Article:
Free Press's Mistaken (and Misleading) Theory on Title II and Investment (Pt. 1)

It's no secret that Net Neutrality pressure group Free Press would like the FCC to revisit the 2002 Cable Modem Order, in which the FCC classified broadband Internet service over cable as an "information service."  Nor is it a secret that the largest broadband ISPs oppose such a reclassification.  

The ISPs often contend that a reclassification of broadband Internet service as a Title II, or "common carrier" service, would open the door to a range of regulations that could dampen or distort their incentives to invest in network improvements.  But, in its comments on the FCC's Net Neutrality NPRM, Free Press intends to conclusively vanquish the "investment fear" arguments of the ISPs once and for all.  

Free Press believes it can "debunk" the "myth" that Title II discourages regulated firms from investing in their networks if it can show that the broadband ISPs invested heavily in their networks at a time when the ISPs' broadband services were (pretty much) subject to Title II classification.  Free Press relies on revenue and capital expenditures from the annual reports of a cross-section of large, publicly-traded, telecom and cable companies to tell the Commission a fairy tale.

Perhaps everything that could be wrong with Free Press's facts and theory about ISP network investment over the last 20 years is wrong--starting with the theory itself.  This blog will focus on the problems with Free Press's theory, and its limited set of "facts" in support of its theory.  Tomorrow, we'll explain what really happened (using Free Press's data, along with other relevant historical facts), and why Free Press's narrative is so misleading.
 
Investment Itself Is Never an Appropriate Regulatory Goal

Free Press seems to equate periods of rising capital investment as a "good" outcome, and periods of falling investments as a "bad" outcome.  However, regardless of whether the investment was efficient or not (it isn't), the FCC should never try to assume the role of central economic planner.  The FCC's only interest in investment should be to make sure that consumer interests are served in the manner that least distorts company investment incentives.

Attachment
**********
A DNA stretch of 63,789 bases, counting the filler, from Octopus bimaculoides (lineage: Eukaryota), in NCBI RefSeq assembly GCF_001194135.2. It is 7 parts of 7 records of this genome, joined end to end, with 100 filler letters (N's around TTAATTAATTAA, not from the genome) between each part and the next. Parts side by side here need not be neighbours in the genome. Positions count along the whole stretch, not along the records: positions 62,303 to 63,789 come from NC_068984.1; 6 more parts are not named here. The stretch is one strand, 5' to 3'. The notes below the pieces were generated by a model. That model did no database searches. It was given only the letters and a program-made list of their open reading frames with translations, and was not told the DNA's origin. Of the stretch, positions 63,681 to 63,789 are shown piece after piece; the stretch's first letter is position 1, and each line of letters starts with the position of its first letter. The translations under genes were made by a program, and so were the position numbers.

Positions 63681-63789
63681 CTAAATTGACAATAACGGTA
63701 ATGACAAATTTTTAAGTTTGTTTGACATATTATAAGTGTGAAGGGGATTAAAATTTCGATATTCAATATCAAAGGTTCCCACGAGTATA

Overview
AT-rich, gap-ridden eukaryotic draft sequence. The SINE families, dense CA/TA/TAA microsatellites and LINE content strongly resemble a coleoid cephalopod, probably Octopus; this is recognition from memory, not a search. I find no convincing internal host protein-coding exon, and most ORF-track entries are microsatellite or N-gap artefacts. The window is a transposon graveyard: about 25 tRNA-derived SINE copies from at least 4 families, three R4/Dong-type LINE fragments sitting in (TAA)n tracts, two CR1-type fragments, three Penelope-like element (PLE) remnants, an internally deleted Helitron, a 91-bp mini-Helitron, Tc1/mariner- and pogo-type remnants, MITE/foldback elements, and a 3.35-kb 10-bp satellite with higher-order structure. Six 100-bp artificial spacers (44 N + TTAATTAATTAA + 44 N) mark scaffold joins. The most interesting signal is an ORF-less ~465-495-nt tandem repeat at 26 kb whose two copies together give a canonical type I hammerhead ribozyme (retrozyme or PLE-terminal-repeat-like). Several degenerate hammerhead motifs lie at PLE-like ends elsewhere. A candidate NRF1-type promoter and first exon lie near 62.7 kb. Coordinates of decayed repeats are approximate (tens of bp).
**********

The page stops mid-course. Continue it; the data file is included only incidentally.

CapEx from Financial Statements Doesn't Show What Free Press Thinks It Does

Even if stimulating investment was the right focus for the Commission, the capex information Free Press presents does not prove that Title II is the answer.  If Free Press is trying to show that the regulatory classification of consumer broadband service affects how much a firm invests in that service, then aggregate, firm-wide network investment wildly overstates mass-market broadband investment in any period.  

In Fig. 1 (Comments p.100), Free Press tracks capex for a number of telecom carriers over time.  But, by using aggregate enterprise capex, Free Press is primarily tracking capex for Title II services in all relevant periods.  Notwithstanding the regulatory classification of one residential service, the majority of the revenue produced by these firms' networks still comes from Title II services (e.g., both AT&T and CenturyLink reported record numbers of residential broadband customers in 2Q 2014, but this service only comprised ~16.5% of total firm revenues for both firms).